Parnelli made his 500 debut driving a Watson-Offy roadster for California car owner and Ascot race promoter J?C?Agajanian. He qualified fifth and led for 27 laps before a spark plug fouled and his engine lost a cylinder.
In 1962 Jones qualified Agajanian’s Watson-Offy on pole, becoming the first man to break the 150mph or one-minute barrier around the speedway. Parnelli ran away with the race, leading for 127 laps until an exhaust header cracked resulting in damage to a brake line. Without any brakes for the last third of the race he made it home in seventh place.
The next year Parnelli dominated again, setting another track record in qualifying and leading 167 laps to finally win. Jim Clark finished second in the Lotus team’s first 500, and the closing stages were fraught with controversy as Agajanian and chief mechanic Johnny Poulsen argued with chief steward Harlan Fengler and Colin Chapman to prevent Fengler from black-flagging Jones, whose car was leaking oil.
“I dominated that race. Nobody could run with me,” Parnelli recalls. “I had no problems except for the oil tank. Every year Poulsen would try to make the car better and he changed the cowling, made it a little more aerodynamic and put the air intake on the front. He also built a lighter, more streamlined tank made of aluminium instead of steel. All these things helped to make the car quicker.”
But midway through the 500 Parnelli’s lightweight oil tank cracked. “It suddenly spurted oil onto my left-rear tyre, and man, I almost spun! I didn’t know what was going on. For two or three laps it was real critical, and then it was fine. The only time I saw any indication [of a problem] was when I backed off at the end of the straightaway and there would be a little puff.”
Parnelli ran one of his quickest race laps on the penultimate lap, and insists the track was slick for much of the race with oil from Andy Granatelli’s Novi and the Vita Fresh Orange Juice Special.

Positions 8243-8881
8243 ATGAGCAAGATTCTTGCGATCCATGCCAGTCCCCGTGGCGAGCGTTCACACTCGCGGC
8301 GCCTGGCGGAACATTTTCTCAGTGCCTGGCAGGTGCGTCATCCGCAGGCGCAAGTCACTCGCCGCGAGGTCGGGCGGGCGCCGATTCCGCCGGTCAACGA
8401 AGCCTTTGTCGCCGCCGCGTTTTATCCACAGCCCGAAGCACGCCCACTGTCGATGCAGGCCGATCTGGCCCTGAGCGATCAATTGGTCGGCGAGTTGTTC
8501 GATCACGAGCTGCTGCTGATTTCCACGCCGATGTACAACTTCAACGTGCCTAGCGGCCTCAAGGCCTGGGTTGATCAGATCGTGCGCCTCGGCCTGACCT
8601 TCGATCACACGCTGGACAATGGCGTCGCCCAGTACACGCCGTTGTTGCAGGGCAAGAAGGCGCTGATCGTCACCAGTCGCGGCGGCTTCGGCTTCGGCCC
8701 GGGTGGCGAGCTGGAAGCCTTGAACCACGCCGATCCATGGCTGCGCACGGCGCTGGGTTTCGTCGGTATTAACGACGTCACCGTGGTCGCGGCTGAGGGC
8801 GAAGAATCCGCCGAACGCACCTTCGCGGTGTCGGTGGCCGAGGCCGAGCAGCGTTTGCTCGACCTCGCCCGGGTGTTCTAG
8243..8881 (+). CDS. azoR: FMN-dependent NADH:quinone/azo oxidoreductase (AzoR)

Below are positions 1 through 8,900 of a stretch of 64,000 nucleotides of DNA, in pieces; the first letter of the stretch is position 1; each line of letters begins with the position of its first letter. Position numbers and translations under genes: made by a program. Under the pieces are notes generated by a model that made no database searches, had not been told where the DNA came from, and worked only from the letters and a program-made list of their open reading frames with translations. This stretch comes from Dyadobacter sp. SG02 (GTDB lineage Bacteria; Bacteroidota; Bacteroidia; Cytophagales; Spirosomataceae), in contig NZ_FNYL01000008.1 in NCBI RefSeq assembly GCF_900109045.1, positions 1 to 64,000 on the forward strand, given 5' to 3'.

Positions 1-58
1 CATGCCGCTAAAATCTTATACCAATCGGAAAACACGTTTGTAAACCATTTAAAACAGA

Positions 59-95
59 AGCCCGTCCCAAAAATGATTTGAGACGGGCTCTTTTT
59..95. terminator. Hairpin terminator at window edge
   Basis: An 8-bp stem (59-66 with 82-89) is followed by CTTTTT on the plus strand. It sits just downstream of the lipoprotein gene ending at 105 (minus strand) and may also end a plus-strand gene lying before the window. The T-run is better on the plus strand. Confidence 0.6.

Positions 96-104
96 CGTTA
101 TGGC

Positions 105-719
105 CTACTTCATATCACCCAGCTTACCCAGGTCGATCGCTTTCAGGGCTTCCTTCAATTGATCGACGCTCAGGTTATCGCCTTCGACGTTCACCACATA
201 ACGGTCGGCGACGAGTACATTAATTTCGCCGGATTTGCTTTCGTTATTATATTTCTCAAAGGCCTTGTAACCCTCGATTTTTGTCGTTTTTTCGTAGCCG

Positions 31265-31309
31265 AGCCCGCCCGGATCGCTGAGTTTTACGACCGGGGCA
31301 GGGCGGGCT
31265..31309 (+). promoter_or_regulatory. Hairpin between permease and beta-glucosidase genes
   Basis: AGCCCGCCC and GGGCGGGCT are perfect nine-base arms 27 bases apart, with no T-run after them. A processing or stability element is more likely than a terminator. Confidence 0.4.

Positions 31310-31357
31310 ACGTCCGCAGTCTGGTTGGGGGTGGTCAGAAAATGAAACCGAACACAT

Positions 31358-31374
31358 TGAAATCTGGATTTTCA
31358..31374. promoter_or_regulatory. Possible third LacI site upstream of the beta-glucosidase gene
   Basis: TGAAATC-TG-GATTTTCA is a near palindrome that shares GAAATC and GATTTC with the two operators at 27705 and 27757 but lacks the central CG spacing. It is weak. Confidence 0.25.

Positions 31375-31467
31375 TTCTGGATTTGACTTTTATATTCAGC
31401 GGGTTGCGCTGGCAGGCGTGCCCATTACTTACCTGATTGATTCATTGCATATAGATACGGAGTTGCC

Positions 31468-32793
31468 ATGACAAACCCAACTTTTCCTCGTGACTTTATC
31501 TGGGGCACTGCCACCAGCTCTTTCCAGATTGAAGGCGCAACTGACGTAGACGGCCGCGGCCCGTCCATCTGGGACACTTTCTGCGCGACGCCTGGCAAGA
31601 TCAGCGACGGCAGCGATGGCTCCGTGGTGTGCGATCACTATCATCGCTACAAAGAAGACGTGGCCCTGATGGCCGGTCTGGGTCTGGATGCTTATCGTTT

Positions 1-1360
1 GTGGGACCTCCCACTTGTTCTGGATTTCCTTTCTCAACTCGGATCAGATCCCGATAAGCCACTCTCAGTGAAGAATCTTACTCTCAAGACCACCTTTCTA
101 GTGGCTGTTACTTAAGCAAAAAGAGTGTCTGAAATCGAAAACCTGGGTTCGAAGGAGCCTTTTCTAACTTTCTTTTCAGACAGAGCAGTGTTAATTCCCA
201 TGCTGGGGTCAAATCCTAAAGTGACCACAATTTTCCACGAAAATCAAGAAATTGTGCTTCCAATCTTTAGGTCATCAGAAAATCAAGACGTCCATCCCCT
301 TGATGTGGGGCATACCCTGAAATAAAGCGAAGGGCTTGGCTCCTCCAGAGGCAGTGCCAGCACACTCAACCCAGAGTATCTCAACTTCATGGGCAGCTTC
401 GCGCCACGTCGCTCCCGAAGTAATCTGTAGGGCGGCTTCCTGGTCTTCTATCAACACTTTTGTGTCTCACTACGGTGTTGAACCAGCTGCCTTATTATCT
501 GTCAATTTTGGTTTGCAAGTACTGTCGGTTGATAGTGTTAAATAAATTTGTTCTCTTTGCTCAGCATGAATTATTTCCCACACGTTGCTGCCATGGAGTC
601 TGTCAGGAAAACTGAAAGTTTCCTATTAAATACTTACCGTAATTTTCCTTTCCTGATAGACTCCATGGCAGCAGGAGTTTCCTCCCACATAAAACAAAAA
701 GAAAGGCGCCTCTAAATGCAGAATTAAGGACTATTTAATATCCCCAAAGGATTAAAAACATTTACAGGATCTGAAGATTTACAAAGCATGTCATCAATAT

There was no radio communication in those days, and Jones didn’t know he was in danger of being black-flagged. “It kind of put a blemish on my win but it felt great when I crossed the line. Winning Indianapolis was my goal. It was the race. It set you apart.
“I pulled into victory circle and enjoyed my win and then started hearing all these stories. I went to bed, woke up and went in the bathroom and looked in the mirror to make sure I wasn’t dreaming. It was a big thrill.”
The rear-engine revolution was coming fast at Indianapolis in 1964 when Clark qualified his Lotus 34 on pole and Bobby Marshman was second in a Lotus 29. The start of that year’s 500 was marred by a fiery, multi-car accident in which Eddie Sachs and Dave MacDonald both died. After a long delay the race got going but it wasn’t long before Clark ran into tyre trouble and Marshman got too low in the first turn, knocking out his transmission drain plug and losing oil. That left Jones and Foyt to decide who would score the final Indy win for a front-engined car.
“In ’64, we should’ve won again,” says Jones. “We built a new aluminium fuel tank but that was a big mistake because it wasn’t strong enough. I could run all over AJ. It wasn’t even a contest. But at the end of the straightaway my car wasn’t picking up fuel so Foyt would drive by me. Everybody thought we were having a hell of a race, but my car was quitting on me. Finally, I came in the pits and it caught fire while they were fuelling me.”
Parnelli bailed out, escaping with second- and third-degree burns to his left arm and legs. That was the last time Jones raced Agajanian’s Watson-Offy roadster, known as ‘Calhoun’. Later that year, at Ford’s request, he drove a rear-engined Lotus at Milwaukee and Trenton, winning both races.